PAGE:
OFFICIAL OPINION NO. 11-03, Federal Law Implications of Budget Cuts to the S. D. Cooperative
STATE OF SOUTH DAKOTA
THE ATTORNEY GENERAL
June 17, 2011
29966 423rd Avenue
Scotland, SD 57059
Rep. Peggy Gibson, Dist. 22
1010 Valley View Court
Huron, SD 57350-4221
Rep. Larry Lucas, Dist. 26A
P.O. Box 182
Mission, SD 57555-0182
Rep. Dean Schrempp, Dist. 26A
P.O. Box 62
Lantry, SD 57636
Sen. Jason Frerichs, Dist. 01
13497 465th Avenue
Wilmot, SD 57279-0027
Sen. Jim Hundstad, Dist. 02
13755 395th Avenue
Bath, SD 57427-6501
OFFICIAL OPINION NO. 11-03
Re: Federal Law Implications of Budget Cuts to the South Dakota
Cooperative Extension Service
You have requested an official opinion from this office.
QUESTION: Whether budget reductions for the South Dakota Cooperative Extension Service mandated by the legislature and its subsequent reorganization in response to reductions in state appropriations has resulted in the Service not being in compliance with the Morrill Act of 1862 or the Smith-Lever Act of 1914.
ANSWER: The South Dakota Cooperative Extension Service remains in compliance with applicable federal law and is eligible for receipt of federal funds.
FACTS: South Dakota State University is a land grant institution that was established in part from lands provided to the State under the Morrill Act of 1862. The South Dakota Cooperative Extension Service operates under the direction of the South Dakota State University. The activities of the South Dakota Cooperative Extension Service are underwritten in part by federal funds received through the Smith-Lever Act of 1914, as amended, and other federal enactments. As a result of the fiscal problems facing the State, the South
Dakota Legislature reduced the fiscal 2012 budget for the South Dakota Cooperative Extension Service by $820,000. This was preceded by smaller reductions of $200,000 in each of the two previous fiscal years.
These reductions, together with looming future cuts in federal funds, resulted in South Dakota State University reorganizing the South Dakota Cooperative Extension Service. The reorganization plan is generally set forth in South Dakota State University College of Agricultural and Biological Services, SDSU Extension, “Stewards of Progress,” April 2011, and may be found on the South Dakota Cooperative Extension Service website. Most notably, the reorganization has resulted in the consolidation of county extension offices into seven regional extension centers strategically located throughout the State.
IN RE QUESTION: The Morrill Act of 1862, 7 U.S.C. § 301 et seq., provided federal lands for the establishment of the nation’s agricultural land grant institutions. The Morrill Act of 1862 contains no provision requiring or even referencing the provision of cooperative extension services. Therefore, South Dakota’s compliance with the provisions of the Morrill Act is unaffected by the legislature’s reductions in appropriations to and reorganization of, the South Dakota Cooperative Extension Service. In fact, South Dakota would remain in compliance with the Morrill Act if the South Dakota Cooperative Extension Service ceased to exist.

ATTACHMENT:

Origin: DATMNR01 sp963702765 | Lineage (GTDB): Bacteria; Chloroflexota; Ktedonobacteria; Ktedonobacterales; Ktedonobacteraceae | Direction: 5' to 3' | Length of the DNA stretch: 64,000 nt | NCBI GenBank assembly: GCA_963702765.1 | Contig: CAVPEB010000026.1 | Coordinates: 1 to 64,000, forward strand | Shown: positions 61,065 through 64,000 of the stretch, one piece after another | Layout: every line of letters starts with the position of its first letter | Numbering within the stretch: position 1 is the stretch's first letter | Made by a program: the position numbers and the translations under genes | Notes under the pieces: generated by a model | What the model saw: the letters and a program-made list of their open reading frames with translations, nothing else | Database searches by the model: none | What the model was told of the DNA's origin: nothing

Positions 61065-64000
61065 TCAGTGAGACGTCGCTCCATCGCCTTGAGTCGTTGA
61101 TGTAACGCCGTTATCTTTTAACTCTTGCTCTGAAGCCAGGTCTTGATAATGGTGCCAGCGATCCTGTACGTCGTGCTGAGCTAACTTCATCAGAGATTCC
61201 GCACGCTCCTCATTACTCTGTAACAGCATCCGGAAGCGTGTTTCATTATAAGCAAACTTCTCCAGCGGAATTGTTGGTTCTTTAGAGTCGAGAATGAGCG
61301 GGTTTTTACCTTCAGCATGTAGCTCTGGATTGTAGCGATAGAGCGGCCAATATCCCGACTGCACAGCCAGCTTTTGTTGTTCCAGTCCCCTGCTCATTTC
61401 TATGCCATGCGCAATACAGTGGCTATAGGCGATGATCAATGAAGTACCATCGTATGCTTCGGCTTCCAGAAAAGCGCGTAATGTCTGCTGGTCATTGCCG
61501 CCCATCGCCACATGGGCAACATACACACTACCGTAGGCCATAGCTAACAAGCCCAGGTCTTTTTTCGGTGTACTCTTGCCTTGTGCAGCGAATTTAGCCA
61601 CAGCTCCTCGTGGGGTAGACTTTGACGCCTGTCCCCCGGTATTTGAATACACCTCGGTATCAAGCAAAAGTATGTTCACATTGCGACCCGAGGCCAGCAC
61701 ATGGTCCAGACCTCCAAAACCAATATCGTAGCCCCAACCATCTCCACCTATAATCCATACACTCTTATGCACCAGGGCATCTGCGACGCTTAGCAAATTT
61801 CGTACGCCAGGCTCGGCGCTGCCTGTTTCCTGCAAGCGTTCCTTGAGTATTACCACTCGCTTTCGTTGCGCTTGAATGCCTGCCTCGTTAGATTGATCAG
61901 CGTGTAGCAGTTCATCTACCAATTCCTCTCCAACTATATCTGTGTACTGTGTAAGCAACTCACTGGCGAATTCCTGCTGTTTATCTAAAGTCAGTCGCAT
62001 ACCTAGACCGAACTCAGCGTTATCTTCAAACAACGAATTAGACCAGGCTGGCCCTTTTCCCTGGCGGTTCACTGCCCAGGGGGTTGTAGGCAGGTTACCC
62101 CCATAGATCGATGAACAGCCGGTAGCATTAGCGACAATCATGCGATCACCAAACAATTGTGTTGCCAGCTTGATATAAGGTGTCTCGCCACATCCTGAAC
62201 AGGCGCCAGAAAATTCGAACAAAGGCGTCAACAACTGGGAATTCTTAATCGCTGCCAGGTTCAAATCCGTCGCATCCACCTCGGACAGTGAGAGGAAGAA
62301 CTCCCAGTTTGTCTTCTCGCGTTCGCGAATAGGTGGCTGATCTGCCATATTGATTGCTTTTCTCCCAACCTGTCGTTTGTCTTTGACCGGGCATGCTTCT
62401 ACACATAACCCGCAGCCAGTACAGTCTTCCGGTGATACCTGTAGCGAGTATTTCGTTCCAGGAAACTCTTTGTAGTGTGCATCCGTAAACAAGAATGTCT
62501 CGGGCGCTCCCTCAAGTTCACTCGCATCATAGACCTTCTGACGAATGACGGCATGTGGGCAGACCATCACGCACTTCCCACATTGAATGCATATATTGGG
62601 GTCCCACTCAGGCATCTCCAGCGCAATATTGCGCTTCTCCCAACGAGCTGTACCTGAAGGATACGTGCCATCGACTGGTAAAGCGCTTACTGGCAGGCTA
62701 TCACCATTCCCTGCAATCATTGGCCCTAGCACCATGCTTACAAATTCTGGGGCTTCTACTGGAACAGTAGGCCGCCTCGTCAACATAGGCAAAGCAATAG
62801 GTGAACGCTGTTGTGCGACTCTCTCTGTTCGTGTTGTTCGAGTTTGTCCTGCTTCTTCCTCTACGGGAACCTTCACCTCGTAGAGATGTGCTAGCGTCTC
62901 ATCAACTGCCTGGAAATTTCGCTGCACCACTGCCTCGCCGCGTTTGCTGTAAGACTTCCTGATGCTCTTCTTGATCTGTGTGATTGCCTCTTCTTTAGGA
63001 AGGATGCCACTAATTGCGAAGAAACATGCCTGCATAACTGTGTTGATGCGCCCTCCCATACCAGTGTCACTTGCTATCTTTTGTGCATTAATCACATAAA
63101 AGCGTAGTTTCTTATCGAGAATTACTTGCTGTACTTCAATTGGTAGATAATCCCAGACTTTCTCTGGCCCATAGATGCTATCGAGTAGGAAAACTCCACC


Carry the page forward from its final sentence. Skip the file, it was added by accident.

The Smith-Lever Act of 1914, as amended, 7 U.S.C. § 341 et seq., and other federal enactments such as the Agricultural, Research, Extension, and Education Reform Act of 1998 (AREER), Public Law 105-85, provide federal funding for cooperative extension services that are under the direction of a land grant institution established by the Morrill Acts of 1862 and 1890. The Smith-Lever Act contains conditions and requirements for the receipt of federal funds for cooperative extension services. One major condition of funding is state matching funds. The Smith-Lever Act requires 100% state match from non-federal sources for the federal dollars received. The Board of Regents has advised that even with the reductions contained in the 2011 General Appropriations Act, there are sufficient funds appropriated for the fiscal year 2012 to meet all matching requirements for Smith-Lever Act funds.
The Smith-Lever Act and AREER also require the land grant institution operating a community extension service program to annually submit to the U.S. Secretary of Agriculture for acceptance a plan for providing cooperative extension services. The Board of Regents has advised that South Dakota State University submitted such a plan in April and was notified on May 31, 2011,
that the plan had been accepted. The plan SDSU submitted contains the reorganization plans for the South Dakota Cooperative Extension Service resulting from the state funding reductions. In my opinion, the Department of Agriculture’s acceptance of the plan for the South Dakota Cooperative Extension Service settles any question regarding South Dakota’s compliance with the requirements of federal law.
In conclusion, South Dakota State University, through the reorganization of the South Dakota Cooperative Extension Service, has developed a plan that continues to legally satisfy the Smith-Lever Act and other applicable federal laws. It is for you and other members of the legislature to address any policy decisions relating to state funding reductions through the appropriation process.
Marty J. Jackley